The government's environmental advisers are prepared to approve the third runway at Chek Lap Kok after the airport operator offered new and additional plans to protect the marine ecology.
The plans will cover a period before and during construction and include efforts to protect the endangered Chinese white dolphin that may extend across the border, the advisers say.
One, Dr Hung Wing-tat, said they were inclined to endorse the runway's environmental impact report, with conditions.
"They have responded to our concerns and their plans will cover short, medium and long-term [action] in a comprehensive and positive manger," said Hung, vice-chairman of the Advisory Council on the Environment's impact assessment subcommittee. "But we are not completely satisfied as the concrete details of how to implement the plan have to be worked out," he said.
The report had been a major stumbling block for the project, with council members just two weeks ago berating the Airport Authority for not coming up with anything new to protect dolphins while 650 hectares of sea are being reclaimed.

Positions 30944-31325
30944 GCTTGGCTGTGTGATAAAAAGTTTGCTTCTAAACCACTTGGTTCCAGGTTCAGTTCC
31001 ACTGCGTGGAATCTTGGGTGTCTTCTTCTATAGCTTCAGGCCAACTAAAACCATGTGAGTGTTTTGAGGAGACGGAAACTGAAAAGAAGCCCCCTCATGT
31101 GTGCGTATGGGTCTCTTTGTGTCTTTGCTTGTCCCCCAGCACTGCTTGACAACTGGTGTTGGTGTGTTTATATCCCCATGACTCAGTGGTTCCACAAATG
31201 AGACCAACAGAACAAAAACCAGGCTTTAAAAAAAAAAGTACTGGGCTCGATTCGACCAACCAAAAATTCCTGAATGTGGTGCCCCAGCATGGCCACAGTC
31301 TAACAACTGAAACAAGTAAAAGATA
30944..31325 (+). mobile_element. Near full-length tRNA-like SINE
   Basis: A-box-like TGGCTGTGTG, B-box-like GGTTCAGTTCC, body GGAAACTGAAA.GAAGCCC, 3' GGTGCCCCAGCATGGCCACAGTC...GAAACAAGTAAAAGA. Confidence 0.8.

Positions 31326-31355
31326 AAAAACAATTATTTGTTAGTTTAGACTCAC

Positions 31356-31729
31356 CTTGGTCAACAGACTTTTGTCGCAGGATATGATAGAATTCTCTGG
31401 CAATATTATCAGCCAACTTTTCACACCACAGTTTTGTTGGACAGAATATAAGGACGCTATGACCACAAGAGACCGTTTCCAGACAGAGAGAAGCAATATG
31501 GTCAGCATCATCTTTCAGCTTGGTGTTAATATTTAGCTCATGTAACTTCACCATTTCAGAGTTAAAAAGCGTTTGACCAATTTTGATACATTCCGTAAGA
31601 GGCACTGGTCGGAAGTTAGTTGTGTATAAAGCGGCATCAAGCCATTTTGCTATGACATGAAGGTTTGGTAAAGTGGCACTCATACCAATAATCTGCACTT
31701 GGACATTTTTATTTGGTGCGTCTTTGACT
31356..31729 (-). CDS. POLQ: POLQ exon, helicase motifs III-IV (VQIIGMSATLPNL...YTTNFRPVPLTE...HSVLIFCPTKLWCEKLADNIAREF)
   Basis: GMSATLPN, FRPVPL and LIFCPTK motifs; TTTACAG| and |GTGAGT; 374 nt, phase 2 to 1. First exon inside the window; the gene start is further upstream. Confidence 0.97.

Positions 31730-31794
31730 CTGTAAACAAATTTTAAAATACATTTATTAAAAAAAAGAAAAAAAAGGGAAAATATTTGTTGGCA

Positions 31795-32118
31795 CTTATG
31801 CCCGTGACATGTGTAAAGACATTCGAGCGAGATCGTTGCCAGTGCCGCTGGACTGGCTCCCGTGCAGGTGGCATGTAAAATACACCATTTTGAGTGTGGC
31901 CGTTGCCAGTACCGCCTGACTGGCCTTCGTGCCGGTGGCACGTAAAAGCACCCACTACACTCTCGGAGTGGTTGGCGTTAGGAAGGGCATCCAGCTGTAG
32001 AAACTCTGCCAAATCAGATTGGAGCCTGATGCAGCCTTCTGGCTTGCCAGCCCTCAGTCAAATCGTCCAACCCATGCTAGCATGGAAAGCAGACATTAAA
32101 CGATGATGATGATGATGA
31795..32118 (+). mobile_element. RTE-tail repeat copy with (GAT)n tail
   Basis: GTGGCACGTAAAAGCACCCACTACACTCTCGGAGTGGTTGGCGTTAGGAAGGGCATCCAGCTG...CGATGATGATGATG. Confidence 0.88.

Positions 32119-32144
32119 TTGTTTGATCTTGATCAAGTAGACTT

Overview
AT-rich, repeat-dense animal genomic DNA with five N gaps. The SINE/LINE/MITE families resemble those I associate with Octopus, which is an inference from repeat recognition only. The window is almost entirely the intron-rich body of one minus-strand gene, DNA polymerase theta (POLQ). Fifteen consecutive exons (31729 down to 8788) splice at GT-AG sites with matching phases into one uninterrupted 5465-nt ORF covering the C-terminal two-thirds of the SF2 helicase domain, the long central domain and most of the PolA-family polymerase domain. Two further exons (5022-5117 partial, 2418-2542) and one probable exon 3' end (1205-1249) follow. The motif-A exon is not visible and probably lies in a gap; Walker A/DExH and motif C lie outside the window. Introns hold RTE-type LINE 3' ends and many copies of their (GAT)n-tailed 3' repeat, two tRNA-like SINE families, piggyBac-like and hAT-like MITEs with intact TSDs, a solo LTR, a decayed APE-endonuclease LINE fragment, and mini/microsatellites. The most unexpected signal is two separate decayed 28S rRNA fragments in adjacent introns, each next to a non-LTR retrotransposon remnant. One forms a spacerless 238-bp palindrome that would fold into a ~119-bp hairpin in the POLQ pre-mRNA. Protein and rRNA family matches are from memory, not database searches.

Under proposals disclosed yesterday, the authority will provide up to HK$300 million to finance conservation and research on marine ecology and fisheries resources, possibly extending across the border although details of this were not given. A management plan for high-speed ferry traffic will be enacted while a dedicated team will monitor marine traffic near the site.
Hung said conditions for approving the report had yet to be drafted and the authority would be asked for more information by the council, which will make a decision on September 15.
On Monday, the Agriculture, Fisheries and Conservation Department suddenly reported that it was ready to introduce bills to designate two marine parks proposed 14 years ago - seen by conservationists as a move to take pressure off the authority.
But the department told the subcommittee that the move had nothing to do with the runway.
Subcommittee member Dr Billy Hau Chi-hang said he still had reservations about the report despite new measures he regarded as just "conceptual plans".
Dr Samuel Hung Ka-yiu, chairman of the Dolphin Conservation Society, said the decision process was not transparent.
Other questions remain over the runway - not least how it will be funded.